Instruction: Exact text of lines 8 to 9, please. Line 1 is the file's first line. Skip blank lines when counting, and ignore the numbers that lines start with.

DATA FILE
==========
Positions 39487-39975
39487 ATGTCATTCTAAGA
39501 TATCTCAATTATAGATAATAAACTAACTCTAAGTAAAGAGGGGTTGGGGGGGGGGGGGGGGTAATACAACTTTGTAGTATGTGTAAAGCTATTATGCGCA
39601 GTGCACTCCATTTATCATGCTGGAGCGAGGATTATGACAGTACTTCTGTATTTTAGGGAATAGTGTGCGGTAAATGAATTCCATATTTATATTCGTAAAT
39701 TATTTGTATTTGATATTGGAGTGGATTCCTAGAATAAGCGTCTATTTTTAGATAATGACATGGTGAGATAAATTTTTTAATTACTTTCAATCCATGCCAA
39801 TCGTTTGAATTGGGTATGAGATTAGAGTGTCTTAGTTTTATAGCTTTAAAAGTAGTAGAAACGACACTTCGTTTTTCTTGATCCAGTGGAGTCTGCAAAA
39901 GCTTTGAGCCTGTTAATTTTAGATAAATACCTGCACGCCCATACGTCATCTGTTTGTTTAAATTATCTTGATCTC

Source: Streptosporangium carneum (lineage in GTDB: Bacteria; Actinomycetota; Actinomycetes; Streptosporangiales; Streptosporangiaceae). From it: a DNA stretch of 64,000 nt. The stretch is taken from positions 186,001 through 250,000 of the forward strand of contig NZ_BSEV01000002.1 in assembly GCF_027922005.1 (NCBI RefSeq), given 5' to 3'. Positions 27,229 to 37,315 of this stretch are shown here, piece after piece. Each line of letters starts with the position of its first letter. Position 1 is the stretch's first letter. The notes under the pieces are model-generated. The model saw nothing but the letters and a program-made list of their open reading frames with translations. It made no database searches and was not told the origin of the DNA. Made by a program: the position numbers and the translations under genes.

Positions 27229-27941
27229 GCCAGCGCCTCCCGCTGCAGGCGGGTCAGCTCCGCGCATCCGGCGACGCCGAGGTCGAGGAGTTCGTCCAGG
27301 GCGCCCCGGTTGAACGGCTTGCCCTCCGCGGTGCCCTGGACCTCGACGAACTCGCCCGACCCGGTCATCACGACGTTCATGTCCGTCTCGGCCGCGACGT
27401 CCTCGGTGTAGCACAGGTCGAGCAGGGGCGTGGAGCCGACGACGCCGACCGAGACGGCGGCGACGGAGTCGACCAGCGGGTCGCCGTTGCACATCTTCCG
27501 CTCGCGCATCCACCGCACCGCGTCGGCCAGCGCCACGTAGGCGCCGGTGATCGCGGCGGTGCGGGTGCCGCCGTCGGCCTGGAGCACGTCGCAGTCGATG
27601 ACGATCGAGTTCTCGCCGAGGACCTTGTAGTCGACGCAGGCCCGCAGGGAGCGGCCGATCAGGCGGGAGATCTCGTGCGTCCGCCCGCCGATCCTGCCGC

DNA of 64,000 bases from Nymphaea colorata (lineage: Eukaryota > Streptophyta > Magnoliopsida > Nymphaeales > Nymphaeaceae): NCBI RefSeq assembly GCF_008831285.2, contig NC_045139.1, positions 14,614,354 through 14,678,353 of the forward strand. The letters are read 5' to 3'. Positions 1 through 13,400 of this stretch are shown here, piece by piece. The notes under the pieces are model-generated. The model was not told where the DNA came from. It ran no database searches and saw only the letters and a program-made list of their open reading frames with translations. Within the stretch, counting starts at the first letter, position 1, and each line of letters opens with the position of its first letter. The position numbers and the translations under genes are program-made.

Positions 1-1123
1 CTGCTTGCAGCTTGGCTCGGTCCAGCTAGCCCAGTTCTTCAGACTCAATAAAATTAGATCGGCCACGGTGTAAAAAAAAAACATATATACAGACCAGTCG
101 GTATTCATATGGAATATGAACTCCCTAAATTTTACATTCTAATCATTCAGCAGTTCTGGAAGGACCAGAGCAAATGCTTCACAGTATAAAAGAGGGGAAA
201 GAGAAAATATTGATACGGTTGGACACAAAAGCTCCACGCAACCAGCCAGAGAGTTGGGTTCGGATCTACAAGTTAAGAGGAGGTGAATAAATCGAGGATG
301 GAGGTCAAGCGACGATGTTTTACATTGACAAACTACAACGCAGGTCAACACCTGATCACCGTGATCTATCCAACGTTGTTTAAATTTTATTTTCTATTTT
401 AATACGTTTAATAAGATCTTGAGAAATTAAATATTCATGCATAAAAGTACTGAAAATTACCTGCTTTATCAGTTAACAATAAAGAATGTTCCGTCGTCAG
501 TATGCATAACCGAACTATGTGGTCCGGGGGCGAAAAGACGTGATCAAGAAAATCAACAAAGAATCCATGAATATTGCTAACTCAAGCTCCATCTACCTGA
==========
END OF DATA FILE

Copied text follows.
Source: Streptosporangium carneum (lineage in GTDB: Bacteria; Actinomycetota; Actinomycetes; Streptosporangiales; Streptosporangiaceae). From it: a DNA stretch of 64,000 nt. The stretch is taken from positions 186,001 through 250,000 of the forward strand of contig NZ_BSEV01000002.1 in assembly GCF_027922005.1 (NCBI RefSeq), given 5' to 3'. Positions 27,229 to 37,315 of this stretch are shown here, piece after piece. Each line of letters starts with the position of its first letter. Position 1 is the stretch's first letter. The notes under the pieces are model-generated. The model saw nothing but the letters and a program-made list of their open reading frames with translations. It made no database searches and was not told the origin of the DNA. Made by a program: the position numbers and the translations under genes.

Positions 27229-27941